AI, this ally that will strengthen your predictions
Artificial Intelligence (AI) will be worth 430 billion dollars in 2022 (vs 12,4 invested in 2018 for example). But what does this figure really mean? In their book Prediction Machines, Ajay Agrawal, Joshua Gans and Avi Goldfarb explain that AI should be understood primarily as a predictive tool for organizations.
Artificial intelligence has sent shockwaves through the entire economic sphere and raised numerous ethical questions. For some, AI is like Eldorado, with potential for massive and unexpected increases in productivity. For others, the outlook is bleak, with AI posing significant threats to employment and even to humanity as a whole. Not counting the many startups for whom AI is at the core of their business structure, most companies are not yet equipped to understand what they can expect from AI, or to decide if and when they should consider integrating it.
Based on Prediction Machines, The Simple Economics of Artificial Intelligence by Ajay Agrawal, Joshua Gans and Avi Goldfarb (Harvard Business Review Press, 2018)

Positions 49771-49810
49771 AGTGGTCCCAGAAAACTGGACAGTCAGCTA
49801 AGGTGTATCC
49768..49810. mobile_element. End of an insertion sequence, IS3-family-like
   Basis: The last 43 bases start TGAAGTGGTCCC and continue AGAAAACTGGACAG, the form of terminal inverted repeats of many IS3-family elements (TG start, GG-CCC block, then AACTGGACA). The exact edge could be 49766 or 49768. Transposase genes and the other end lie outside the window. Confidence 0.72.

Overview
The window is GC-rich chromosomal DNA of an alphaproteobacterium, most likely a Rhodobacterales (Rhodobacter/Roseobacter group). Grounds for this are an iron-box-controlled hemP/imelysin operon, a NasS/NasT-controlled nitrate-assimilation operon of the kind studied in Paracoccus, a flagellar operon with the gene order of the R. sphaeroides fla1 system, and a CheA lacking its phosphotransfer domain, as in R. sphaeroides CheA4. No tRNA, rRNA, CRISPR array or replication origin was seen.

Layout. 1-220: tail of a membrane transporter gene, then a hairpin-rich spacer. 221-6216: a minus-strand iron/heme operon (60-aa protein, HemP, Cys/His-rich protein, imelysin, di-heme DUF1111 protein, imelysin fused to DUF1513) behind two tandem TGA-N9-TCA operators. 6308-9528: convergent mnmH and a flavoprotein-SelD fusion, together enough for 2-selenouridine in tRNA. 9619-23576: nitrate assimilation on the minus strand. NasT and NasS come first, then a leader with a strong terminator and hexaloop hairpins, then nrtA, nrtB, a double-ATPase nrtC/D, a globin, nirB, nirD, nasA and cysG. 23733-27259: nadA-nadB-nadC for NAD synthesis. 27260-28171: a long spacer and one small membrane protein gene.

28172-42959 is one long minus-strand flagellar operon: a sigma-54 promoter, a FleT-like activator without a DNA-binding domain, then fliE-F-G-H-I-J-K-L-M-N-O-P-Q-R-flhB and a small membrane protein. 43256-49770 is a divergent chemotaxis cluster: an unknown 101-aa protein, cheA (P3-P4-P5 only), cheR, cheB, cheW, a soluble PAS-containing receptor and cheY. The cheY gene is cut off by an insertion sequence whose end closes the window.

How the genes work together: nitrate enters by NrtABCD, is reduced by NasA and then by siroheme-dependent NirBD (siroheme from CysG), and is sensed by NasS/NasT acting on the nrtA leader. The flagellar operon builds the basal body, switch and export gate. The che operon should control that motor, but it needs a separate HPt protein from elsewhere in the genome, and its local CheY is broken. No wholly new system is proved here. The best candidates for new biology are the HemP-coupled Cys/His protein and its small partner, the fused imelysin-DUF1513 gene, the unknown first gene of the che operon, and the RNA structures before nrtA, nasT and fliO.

Artificial Intelligence, or a prediction revolution
AI targets prediction. According to the authors, prediction is not “telling the future”. Essentially, it is using information that already exists to generate new information. This information concerns the future (what the temperature will be like tomorrow, for example) as much as the present. When Google Translate effectively transposes a text from one language to another, it is because its AI has “predicted” which words and syntax will correspond best with the intention of the author.
With the deep learning technologies, predictions are now much cheaper, faster and more reliable. In the past, taxi drivers needed many years of experience to be able to predict the best route to take, regardless of the traffic or weather conditions. Now thanks to tools like Waze, anyone can achieve the same level of efficiency without training.
The scope of AI is quite varied; image recognition, fraud detection, medical diagnosis, autonomous driving, and of course all parts of predictive analysis. It’s about recognizing patterns in available data in order to predict the likelihood of a particular outcome.
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